Life history: Beetles overwinter as adults in protected locations around the tree (i.e. loose bark, debris). As host leaves expand in early spring, beetles move from overwintering sites to begin feeding and egg laying.
Larvae emerge 1–2 weeks after eggs are laid and feed gregariously on leaf undersides. Older larvae disperse to upper and lower leaf surfaces as they skeletonize the leaves. Upon maturing (about 2 weeks), larvae pupate on the leaves and adults appear about 2 weeks later. There are usually two generations per year.
Leaf beetle damage
Under normal circumstances, damage from leaf beetles although unsightly, is not detrimental to tree health. However, in some cases damage from these pests may severely stress trees/shrubs and even cause death. This is most common when very young trees, recently transplanted trees, and/or trees that are under stress from other factors (i.e. insects, diseases, environmental) are involved. These additional factors are often producing stress that combined with leaf defoliation, leads to plant demise. Even with healthy trees, several years of repeated, heavy defoliations can severely stress a tree. Again, these instances are uncommon and aesthetic injury is most often the only problem.
A common nuisance produced by the elm leaf beetle is its habit of seeking overwintering shelter in homes during the fall. These beetles won't reproduce indoors, bite, or feed on food or clothing. They can be physically removed using a vacuum cleaner if populations are heavy. No chemical controls are suggested.
Whether control is needed for aesthetic or health reasons, several options are available. Conventional pesticides such as carbaryl (Sevin), chlorpyrifos (Dursban) and acephate (Orthene) are very effective. Environmentally sound alternatives to conventional pesticides such as the bacterium, Bacillus thuringiensis var. tenebrionis (M-Trak®) are also effective. Regardless of the material used, applications should be made to the foliage as soon as eggs hatch while larvae are still small. Older larvae are more difficult to kill and produce more damage than when they are young. Thorough coverage is essential to obtain adequate control.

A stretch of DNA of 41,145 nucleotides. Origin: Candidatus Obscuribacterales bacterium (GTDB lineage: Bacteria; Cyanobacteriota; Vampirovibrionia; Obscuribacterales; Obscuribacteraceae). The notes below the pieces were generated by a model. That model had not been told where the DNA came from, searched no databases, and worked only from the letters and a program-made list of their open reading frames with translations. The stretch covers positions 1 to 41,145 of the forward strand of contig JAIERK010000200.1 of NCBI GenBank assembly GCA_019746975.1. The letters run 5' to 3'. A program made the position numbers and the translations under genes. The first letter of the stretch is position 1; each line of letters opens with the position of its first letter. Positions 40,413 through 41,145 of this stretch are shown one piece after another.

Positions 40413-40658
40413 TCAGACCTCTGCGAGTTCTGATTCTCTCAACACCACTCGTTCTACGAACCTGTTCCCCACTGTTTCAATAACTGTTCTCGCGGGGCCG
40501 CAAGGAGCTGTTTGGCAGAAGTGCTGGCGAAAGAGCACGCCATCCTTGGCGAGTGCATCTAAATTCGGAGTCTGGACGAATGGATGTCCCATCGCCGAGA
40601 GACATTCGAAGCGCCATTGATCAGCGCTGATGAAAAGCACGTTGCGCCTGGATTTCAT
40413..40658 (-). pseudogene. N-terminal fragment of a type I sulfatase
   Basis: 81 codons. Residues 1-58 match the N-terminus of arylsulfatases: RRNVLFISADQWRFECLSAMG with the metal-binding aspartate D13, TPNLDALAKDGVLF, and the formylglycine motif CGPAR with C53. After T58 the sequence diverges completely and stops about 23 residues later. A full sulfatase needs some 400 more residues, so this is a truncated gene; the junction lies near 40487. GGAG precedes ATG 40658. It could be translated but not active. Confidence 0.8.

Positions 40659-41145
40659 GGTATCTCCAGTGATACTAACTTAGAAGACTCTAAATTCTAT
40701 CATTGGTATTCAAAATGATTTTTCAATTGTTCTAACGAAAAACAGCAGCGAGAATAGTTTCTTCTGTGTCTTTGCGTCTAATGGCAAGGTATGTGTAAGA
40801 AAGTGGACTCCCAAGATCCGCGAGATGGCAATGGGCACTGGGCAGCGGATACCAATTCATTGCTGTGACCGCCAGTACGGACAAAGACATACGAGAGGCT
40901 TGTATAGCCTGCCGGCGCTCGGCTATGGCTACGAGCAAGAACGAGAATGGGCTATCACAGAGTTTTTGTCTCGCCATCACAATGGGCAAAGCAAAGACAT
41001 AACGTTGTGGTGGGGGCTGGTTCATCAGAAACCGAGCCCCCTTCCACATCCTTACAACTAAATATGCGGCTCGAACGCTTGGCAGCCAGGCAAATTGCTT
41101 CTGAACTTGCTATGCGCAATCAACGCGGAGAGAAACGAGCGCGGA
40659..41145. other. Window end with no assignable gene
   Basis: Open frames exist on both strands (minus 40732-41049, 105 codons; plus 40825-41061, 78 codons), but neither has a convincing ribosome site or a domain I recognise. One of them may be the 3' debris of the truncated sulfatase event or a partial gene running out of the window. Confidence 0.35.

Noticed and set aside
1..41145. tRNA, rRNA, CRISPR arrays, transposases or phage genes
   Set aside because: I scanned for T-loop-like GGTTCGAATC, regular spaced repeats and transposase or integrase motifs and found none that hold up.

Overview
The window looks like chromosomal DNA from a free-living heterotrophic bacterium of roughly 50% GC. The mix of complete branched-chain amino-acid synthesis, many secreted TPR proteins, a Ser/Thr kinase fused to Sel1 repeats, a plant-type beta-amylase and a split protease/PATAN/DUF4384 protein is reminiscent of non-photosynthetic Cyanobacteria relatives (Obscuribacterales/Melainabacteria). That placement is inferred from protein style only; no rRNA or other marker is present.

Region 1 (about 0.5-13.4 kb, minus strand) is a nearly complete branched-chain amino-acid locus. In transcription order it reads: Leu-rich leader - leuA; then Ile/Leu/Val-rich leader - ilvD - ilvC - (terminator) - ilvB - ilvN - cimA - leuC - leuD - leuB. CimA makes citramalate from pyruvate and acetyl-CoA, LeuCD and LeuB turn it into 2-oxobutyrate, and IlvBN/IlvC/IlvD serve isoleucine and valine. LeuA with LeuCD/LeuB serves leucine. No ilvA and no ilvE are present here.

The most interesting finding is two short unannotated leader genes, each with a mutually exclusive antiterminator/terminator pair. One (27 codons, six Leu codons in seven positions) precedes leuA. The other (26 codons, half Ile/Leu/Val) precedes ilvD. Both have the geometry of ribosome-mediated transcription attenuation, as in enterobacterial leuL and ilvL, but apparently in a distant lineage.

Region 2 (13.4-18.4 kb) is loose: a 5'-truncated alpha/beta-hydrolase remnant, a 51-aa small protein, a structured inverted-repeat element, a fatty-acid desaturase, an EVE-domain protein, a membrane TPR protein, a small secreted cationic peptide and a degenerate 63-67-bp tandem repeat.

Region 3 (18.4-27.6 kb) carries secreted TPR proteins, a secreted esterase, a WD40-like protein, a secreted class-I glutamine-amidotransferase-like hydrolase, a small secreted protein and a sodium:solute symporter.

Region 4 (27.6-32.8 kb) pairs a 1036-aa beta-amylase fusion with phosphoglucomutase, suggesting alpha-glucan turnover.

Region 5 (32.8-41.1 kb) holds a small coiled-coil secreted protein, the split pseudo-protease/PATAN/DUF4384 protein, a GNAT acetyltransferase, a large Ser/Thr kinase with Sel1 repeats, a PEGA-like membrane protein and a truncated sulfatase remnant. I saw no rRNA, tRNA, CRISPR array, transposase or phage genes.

"Trunk banding" is a commonly suggested control technique for elm leaf beetle. The beetle's habit of crawling down the trunk after feeding makes it vulnerable to insecticide applications. Insecticides applied to the trunk prior to this migration will result in killing the larvae before they reach pupation sites near the soil. This method of control has positive and negative aspects, but overall is probably not a very efficient means of controlling elm leaf beetle. Advantages to this method are ease of application and safety through reduced pesticide drift and quantities. The drawback is that it won't prevent foliage damage by the first generation beetles. Because the insecticide kills larvae as they migrate after feeding, trees will sustain feeding damage. However, second generation feeding will be reduced through fewer adults emerging from the first generation. This approach is useful if you have an isolated elm tree and are not concerned about defoliation by first generation beetles. If, however, there are many elms in the area, second generation adult beetles from other trees (unless also treated) can fly to and feed on any elm in the area.